Dry ice is a great solution for keeping items such as medical supplies and frozen food at a stabilized temperature during transport. Some of the benefits include that it does not change the taste of food and it is generally inexpensive temperature-controlled packaging solution as well as cost-effective in larger quantities.
But as you will likely know already, dry ice is classified as dangerous goods because of the safety hazards it can cause. If you come into direct contact you could fall victim to frostbite and burns, and although the substance is not toxic, it can create a respiratory hazard due to the impact it has on the air in a room.
So, you may be wondering, how can you pack and safely ship dry ice and avoid any potential hazards? Luckily, it is avoidable if you follow the right steps. In this article, we will be exploring what these steps are and how they can be implemented.
Step 1: Choosing the correct packaging for Dry Ice
Dry Ice needs to be shipped in packaging that will allow the release of carbon dioxide gas, whilst preventing a build-up of pressure that might fracture it. An airtight container could cause expansion that can lead to an explosion. The major danger of a sudden release of carbon dioxide like this is that it can be suffocating in a confined space.
The packaging must be able to withstand extremely low temperatures and remain undamaged by Dry Ice. Shipping dry ice requires many layers to ensure that it is shipped correctly. The best material
for this is Styrofoam that is at least 2 inches thick in length, but to attach the important labels for shipping, you will need it to be inside a larger cardboard box.
Food shipments need to be packaged between dry ice blocks inside the insulated container. The best material for the container is polystyrene foam as it is rigid and holds its shape while still protecting the items inside during shipping. The insulated box should then be put inside an outer corrugated cardboard box for extra protection, making sure that the layers are not airtight.
At Swiftpak, we recommend using Polystyrene EPS boxes as they provide excellent thermal performance for temperature sensitive items.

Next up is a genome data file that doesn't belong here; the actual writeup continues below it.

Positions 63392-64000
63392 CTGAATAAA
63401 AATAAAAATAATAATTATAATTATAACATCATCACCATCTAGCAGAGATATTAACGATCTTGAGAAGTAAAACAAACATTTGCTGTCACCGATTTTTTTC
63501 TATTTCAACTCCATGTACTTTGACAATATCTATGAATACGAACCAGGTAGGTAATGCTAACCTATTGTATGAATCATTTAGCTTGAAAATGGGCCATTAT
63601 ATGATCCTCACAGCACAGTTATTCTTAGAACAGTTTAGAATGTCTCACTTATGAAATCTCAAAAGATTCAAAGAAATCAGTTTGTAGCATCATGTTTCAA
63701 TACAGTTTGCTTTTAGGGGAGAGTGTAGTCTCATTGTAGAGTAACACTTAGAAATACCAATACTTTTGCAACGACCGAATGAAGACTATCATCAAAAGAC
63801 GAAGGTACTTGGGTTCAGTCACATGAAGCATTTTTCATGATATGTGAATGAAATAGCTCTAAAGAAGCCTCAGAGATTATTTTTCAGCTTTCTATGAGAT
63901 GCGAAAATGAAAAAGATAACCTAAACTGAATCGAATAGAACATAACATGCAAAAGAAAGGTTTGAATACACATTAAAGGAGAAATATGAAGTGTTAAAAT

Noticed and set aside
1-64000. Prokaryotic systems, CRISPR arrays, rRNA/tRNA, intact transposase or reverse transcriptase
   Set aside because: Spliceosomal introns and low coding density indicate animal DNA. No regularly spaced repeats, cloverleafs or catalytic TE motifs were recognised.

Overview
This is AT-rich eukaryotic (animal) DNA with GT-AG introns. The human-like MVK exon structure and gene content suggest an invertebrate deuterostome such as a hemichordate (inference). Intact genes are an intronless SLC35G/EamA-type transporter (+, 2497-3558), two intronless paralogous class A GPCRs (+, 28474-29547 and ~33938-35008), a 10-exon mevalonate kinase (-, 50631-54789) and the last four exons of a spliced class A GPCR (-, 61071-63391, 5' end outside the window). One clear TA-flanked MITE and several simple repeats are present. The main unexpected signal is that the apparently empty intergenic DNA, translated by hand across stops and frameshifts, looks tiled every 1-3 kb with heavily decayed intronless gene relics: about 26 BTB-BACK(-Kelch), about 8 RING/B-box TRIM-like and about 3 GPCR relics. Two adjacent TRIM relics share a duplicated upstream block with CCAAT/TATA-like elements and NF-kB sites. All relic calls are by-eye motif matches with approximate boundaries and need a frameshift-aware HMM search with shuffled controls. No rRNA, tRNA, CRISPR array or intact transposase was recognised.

Step 2: Wear the right protective clothing
Before handling dry ice, you must receive training by anybody who has experience with dry ice in the supply chain. Following that, when coming into contact with the substance, it is important to take precaution by wearing the correct clothing to protect yourself. Goggles must be worn to protect the eyes, bibs to protect the body and clothing and special gloves should be worn to avoid the ice burning you.
3. Choosing the right labelling for Dry Ice shipments
When shipping dry ice, it is also crucial to make sure the correct labelling is provided so that the receiver knows how to handle the package. The outside of the box must carry a Hazmat Class 9 Miscellaneous label paired with the carbon dioxide label. Some other instructions include:
- Mark the outside of the package with the UN number: 1845.
- The proper shipping name should be clearly displayed: Dry Ice or Carbon Dioxide Solid. Class 9.
- The net weight of the dry ice in kilograms should also be included.
- The shippers name and receivers address must also be labelled directly onto the package. Avoid placing labels in a plastic pouch as it will not stay attached to the package due to the condensation.
Shipping requirements and documentation could vary between carriers so if you are unsure if these instructions apply to you then it is always best to check.
Temperature controlled packaging from Swiftpak
At Swiftpak, we provide a wide range of temperature-controlled packaging for perishable and temperature sensitive products. If you want to find out more about dry ice and our other solutions, visit our temperature-controlled packaging page for further information. Alternatively, contact our packaging experts today, they will be happy to help with any enquires!